As entrepreneurs, chefs and restaurant owners, my business partner and I have often been asked about the secret of our success. I don’t know that I can pinpoint any one practice or strategy, but I think our overall philosophy – that we run our business in the same way that we run our homes – creates an atmosphere that fosters customer loyalty and overall quality.

Over the past several years, sustainability has become a key part of our lives, both at home and at work. We have worked conscientiously to reduce waste, increase efficiency and shrink our carbon footprint. As an example, at our Border Grill restaurant in Santa Monica, we serve only sustainable seafood, as well as organic rice, black and pinto beans, and coffee. We compost, recycle and use biodegrable to-go containers. Most recently, we developed a program giving guests the opportunity to choose dishes made with at least 80 percent plant-based ingredients, thus reducing meat consumption and the greenhouse gas emissions created from raising livestock.

Embracing sustainable business practices feels like a natural and responsible evolution as business leaders, as chefs who create food consumed by the public and as citizens of a community where our customers are our neighbors. We also hope that when it comes to dollars and cents, the decision to “go green” is good for business.

Frankly, I am baffled by those who oppose carbon constraints by declaring them bad for business. In the long term, unrestrained and unsustainable energy consumption is bad for business. Individuals, backed mostly by big business interests, have made headlines claiming that businesses like mine will fail unless California backpedals on policies that will make us more energy efficient, less wasteful and less dependent on volatile dirty fuels like oil. They’ve suggested suspending AB 32, California’s historic energy security and environment law, which sets a cap on carbon for our state, reducing greenhouse gas emissions to 1990 levels by the year 2020.

Case study

Recently, the Brattle Group, an international economic consulting firm, completed a study of AB 32 commissioned by the Union of Concerned Scientists. Our restaurant, Border Grill, served as a case study. The economists concluded that even in an energy-intensive business such as ours, the resulting potential energy cost increases due to AB 32 would be nearly negligible. They found that on a dinner tab of $20, my customers could expect to see an average of a 3 cent increase. Such a minuscule increase, even if noticed, would not cause our customers any heartburn.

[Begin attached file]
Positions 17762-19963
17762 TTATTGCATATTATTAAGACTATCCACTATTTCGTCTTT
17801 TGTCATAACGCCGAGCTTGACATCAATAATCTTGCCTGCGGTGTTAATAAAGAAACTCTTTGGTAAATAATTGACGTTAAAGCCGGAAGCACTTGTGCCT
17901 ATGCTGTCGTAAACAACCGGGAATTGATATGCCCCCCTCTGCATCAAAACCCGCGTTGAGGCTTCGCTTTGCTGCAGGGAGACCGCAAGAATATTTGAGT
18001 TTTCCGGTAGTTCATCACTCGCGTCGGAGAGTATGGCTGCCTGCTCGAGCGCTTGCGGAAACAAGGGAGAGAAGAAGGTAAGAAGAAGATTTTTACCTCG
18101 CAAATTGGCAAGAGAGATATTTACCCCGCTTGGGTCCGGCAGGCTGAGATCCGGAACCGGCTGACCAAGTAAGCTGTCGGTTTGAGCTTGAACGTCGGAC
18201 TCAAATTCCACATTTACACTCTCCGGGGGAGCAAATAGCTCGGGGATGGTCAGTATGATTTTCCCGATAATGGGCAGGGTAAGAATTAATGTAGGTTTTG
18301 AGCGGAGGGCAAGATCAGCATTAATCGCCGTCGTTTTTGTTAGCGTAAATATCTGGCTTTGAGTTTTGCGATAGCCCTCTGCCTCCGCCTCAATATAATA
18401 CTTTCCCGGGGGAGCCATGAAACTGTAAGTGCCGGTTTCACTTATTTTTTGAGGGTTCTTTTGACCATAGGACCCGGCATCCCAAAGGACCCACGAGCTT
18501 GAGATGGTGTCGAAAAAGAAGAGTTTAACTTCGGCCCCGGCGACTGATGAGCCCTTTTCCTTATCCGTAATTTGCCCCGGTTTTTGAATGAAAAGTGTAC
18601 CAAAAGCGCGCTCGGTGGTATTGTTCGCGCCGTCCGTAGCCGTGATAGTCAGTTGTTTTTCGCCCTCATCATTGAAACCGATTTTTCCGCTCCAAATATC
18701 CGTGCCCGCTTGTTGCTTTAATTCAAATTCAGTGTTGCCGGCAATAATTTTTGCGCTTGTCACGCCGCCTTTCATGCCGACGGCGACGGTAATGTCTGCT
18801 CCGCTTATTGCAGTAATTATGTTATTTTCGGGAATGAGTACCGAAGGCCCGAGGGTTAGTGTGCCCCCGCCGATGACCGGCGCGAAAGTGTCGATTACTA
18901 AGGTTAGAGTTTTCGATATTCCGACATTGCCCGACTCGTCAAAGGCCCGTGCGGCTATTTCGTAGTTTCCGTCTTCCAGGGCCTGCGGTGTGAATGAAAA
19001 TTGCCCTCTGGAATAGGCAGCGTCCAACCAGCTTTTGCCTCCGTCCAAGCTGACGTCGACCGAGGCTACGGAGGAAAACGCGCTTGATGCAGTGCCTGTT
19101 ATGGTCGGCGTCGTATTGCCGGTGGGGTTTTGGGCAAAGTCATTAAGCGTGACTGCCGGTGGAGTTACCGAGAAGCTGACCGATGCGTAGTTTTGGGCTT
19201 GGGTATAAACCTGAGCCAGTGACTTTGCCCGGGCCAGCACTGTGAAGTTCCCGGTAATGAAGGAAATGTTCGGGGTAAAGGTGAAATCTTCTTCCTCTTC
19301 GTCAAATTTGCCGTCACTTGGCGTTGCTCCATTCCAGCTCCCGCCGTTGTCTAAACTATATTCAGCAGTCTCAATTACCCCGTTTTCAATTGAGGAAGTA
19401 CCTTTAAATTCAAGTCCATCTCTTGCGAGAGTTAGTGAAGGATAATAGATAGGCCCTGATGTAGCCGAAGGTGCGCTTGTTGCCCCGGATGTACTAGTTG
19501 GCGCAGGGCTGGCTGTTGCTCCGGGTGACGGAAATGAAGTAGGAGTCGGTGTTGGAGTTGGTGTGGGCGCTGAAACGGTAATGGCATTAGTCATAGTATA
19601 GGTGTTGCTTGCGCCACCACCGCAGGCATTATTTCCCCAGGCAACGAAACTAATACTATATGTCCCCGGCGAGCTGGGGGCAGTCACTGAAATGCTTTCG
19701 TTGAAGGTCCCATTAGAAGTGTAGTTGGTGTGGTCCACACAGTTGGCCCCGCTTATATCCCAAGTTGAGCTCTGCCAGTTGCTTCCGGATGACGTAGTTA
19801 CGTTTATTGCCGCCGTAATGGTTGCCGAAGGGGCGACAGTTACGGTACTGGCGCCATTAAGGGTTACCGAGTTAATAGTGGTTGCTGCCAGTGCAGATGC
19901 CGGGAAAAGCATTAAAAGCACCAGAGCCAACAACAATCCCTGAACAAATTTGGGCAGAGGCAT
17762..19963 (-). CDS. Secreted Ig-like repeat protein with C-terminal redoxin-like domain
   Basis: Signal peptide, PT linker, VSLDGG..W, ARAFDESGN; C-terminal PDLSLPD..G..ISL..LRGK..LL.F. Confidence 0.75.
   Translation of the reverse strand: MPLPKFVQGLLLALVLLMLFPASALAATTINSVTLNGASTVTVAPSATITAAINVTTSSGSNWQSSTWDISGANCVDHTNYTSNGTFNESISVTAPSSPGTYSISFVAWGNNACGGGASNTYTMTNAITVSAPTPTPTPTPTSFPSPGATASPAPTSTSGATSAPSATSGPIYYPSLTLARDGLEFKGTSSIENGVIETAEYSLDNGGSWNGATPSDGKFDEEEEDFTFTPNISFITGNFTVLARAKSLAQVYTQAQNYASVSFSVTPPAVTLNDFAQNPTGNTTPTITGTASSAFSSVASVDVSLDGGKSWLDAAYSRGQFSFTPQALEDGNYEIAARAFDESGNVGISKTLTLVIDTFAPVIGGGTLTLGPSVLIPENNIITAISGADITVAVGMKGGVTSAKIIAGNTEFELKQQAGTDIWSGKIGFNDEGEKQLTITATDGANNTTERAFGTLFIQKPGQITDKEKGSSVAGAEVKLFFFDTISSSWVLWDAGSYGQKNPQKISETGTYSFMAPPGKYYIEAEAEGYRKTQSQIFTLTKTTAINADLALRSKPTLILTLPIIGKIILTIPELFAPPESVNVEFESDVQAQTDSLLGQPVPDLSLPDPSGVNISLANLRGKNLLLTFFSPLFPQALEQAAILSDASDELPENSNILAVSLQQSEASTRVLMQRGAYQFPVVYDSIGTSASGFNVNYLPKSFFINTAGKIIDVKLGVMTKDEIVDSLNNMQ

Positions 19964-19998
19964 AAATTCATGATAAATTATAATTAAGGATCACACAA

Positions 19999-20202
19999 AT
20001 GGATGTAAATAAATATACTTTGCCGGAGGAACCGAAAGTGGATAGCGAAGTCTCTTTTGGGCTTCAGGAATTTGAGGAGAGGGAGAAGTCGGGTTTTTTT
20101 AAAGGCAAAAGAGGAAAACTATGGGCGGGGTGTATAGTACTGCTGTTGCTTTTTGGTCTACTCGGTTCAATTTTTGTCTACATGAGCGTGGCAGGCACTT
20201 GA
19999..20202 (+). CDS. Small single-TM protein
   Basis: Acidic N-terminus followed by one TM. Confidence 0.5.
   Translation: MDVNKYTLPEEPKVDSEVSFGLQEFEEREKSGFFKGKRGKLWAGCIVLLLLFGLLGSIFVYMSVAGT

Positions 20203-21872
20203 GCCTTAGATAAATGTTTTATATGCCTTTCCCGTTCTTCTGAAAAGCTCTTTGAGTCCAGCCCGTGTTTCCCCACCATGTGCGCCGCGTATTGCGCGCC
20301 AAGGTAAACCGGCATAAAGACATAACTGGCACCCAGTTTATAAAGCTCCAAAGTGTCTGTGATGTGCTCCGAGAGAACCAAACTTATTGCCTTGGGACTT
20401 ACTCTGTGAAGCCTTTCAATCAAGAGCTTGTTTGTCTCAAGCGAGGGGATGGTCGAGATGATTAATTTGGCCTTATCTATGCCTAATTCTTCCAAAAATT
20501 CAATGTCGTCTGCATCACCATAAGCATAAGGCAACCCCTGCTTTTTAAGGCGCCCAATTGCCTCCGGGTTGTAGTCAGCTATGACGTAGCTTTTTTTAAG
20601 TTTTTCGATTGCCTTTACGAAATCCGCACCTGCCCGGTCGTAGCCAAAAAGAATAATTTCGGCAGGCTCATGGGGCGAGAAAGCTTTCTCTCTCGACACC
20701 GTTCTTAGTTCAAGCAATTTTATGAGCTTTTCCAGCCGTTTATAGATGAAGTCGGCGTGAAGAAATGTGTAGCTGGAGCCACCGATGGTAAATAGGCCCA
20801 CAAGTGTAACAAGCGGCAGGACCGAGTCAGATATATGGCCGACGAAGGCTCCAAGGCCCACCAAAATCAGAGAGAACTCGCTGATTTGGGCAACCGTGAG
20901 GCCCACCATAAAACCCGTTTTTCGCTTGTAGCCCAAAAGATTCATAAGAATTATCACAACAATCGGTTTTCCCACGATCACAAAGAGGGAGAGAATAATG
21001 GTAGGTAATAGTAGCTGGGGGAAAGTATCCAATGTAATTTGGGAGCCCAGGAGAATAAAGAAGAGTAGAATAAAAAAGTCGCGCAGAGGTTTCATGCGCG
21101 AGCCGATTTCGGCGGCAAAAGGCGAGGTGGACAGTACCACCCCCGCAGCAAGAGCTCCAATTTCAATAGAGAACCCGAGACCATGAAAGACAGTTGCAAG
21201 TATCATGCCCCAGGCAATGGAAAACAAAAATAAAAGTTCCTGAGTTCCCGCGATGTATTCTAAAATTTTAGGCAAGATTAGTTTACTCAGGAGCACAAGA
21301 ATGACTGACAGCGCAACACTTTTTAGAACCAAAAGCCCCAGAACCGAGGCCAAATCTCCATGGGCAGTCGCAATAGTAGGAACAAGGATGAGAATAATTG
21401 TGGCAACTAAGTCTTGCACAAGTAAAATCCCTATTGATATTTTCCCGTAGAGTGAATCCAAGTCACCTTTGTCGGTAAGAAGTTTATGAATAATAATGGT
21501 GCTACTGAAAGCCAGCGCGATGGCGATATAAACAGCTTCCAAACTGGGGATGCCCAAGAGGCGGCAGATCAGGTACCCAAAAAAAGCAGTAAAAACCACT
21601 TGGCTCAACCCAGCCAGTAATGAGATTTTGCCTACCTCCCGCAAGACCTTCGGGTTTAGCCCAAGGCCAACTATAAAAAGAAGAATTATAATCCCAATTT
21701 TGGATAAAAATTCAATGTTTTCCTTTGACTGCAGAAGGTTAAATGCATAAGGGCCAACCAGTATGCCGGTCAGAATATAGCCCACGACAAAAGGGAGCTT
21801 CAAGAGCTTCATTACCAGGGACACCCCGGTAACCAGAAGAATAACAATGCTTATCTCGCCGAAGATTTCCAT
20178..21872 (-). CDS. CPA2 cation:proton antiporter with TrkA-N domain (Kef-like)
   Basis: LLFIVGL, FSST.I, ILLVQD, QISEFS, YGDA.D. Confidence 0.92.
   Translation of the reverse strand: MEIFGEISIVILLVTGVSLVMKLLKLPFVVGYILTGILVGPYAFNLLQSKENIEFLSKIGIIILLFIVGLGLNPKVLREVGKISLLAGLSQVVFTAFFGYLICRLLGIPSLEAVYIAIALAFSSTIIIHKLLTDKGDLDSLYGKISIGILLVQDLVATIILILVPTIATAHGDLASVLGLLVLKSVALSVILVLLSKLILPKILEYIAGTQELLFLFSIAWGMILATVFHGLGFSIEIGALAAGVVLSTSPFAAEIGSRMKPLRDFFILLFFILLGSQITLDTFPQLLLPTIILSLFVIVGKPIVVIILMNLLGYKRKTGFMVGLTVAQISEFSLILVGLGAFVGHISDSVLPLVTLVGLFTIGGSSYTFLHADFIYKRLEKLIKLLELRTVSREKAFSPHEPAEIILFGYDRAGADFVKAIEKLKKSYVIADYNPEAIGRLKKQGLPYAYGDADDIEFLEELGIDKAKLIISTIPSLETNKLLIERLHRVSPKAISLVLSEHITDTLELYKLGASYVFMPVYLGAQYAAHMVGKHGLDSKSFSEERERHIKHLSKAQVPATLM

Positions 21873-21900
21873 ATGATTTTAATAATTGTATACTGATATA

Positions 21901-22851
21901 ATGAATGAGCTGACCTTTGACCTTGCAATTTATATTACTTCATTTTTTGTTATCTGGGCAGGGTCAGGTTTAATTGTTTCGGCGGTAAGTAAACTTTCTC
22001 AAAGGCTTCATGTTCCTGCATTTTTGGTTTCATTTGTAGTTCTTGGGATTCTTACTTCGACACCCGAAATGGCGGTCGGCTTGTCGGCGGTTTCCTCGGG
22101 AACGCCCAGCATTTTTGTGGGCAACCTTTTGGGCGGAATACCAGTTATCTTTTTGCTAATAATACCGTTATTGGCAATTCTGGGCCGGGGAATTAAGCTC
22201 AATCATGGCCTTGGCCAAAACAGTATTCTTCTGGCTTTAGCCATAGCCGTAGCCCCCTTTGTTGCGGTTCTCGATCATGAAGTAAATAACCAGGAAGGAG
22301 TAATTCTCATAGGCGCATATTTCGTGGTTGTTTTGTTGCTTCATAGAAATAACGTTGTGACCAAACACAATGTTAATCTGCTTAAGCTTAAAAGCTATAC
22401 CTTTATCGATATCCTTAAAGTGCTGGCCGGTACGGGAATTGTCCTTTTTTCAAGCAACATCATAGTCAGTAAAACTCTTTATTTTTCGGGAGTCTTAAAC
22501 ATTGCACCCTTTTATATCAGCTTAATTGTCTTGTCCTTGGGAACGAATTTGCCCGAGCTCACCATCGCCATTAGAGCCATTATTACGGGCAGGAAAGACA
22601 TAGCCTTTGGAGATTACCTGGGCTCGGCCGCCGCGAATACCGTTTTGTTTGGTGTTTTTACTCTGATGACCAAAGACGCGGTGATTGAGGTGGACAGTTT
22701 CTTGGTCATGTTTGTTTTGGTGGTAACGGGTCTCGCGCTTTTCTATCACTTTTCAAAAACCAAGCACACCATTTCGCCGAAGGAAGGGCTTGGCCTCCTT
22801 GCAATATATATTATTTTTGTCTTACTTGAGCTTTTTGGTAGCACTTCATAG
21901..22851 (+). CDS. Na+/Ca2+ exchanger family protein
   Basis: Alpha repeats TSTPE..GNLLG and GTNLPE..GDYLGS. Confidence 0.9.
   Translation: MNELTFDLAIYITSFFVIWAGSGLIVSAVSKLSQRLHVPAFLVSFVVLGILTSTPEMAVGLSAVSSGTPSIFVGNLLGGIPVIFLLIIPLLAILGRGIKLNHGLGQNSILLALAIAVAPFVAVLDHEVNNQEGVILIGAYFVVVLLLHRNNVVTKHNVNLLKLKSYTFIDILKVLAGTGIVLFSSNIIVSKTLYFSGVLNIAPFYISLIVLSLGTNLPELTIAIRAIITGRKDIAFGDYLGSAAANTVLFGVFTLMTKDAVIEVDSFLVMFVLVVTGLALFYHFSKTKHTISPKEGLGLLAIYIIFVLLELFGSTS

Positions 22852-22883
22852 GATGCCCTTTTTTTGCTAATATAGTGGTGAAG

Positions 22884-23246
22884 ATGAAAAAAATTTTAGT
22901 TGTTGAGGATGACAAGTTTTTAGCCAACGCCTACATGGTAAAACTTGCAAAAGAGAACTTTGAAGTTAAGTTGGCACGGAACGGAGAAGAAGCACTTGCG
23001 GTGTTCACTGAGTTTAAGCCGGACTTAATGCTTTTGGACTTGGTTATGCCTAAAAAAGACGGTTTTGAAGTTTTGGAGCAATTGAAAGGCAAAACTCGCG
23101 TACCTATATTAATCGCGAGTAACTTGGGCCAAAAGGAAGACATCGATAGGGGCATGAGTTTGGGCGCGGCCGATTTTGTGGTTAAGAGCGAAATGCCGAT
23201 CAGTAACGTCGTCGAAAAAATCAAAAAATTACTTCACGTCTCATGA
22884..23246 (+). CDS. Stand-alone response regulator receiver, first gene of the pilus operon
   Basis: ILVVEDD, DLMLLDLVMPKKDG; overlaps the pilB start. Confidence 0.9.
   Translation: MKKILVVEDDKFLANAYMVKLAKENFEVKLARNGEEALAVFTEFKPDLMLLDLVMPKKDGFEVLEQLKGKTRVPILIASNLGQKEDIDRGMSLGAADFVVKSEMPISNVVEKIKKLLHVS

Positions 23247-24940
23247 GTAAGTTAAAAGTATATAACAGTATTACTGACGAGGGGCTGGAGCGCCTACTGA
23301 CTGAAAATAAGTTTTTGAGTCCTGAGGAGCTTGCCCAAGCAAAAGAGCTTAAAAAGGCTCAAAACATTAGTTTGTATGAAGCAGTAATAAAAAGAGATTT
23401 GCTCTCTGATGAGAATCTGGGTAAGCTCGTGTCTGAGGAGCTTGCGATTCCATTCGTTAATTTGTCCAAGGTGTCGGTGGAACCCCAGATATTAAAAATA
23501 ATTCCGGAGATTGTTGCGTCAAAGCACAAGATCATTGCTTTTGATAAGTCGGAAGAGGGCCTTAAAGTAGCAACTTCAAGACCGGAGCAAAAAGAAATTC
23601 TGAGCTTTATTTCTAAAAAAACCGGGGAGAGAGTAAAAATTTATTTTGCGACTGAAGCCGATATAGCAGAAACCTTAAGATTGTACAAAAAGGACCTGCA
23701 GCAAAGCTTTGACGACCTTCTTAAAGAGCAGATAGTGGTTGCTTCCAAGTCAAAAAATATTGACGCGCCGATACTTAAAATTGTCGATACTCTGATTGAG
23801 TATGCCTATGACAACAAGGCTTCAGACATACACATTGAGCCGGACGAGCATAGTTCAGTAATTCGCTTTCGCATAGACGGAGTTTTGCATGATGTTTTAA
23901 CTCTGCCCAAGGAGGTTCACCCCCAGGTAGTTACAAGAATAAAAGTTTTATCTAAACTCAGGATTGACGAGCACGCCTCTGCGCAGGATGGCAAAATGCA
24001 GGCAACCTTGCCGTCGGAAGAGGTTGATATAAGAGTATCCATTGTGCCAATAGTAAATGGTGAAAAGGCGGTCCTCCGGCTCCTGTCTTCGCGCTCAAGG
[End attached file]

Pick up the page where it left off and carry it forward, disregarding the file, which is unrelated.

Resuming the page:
The report further concluded that our restaurant had previously experienced greater year-to-year fluctuations in energy costs due to the normal ebb and flow of energy markets. Overall, the Brattle Group study showed that AB 32 policies will increase the percent of small business revenue spent on energy in California by only one-third of a percentage point – from 1.4 to 1.7 percent – in 2020.

In the end, our experience tells us that constantly moving forward with our environmental policy can be a challenging process, but a rewarding one. Our commitment to sustainability is definitely one of the reasons customers choose Border Grill, as well as a huge incentive for employee retention. Our customers and employees are just as concerned as we are about the health, environmental and economic risks of climate change.

I urge all business leaders to take a long-term view of the economic and environmental health of our state by supporting the immediate continued implementation of AB 32. I’m proud to be a Californian, setting the standard for the rest of the country with AB 32 and living among a group of people who care about sustainability. Let’s not let a vocal minority derail the path toward long-term sustainability that we’ve already chosen for our state.

Mary Sue Milliken and her business partner Susan Feniger are owner-operators of the Border Grill restaurants in Santa Monica and Las Vegas as well as Ciudad restaurant in downtown Los Angeles. They are authors of five cookbooks and starred in almost 400 episodes of Food Network’s “Too Hot Tamales” and “Tamales World Tour” series.

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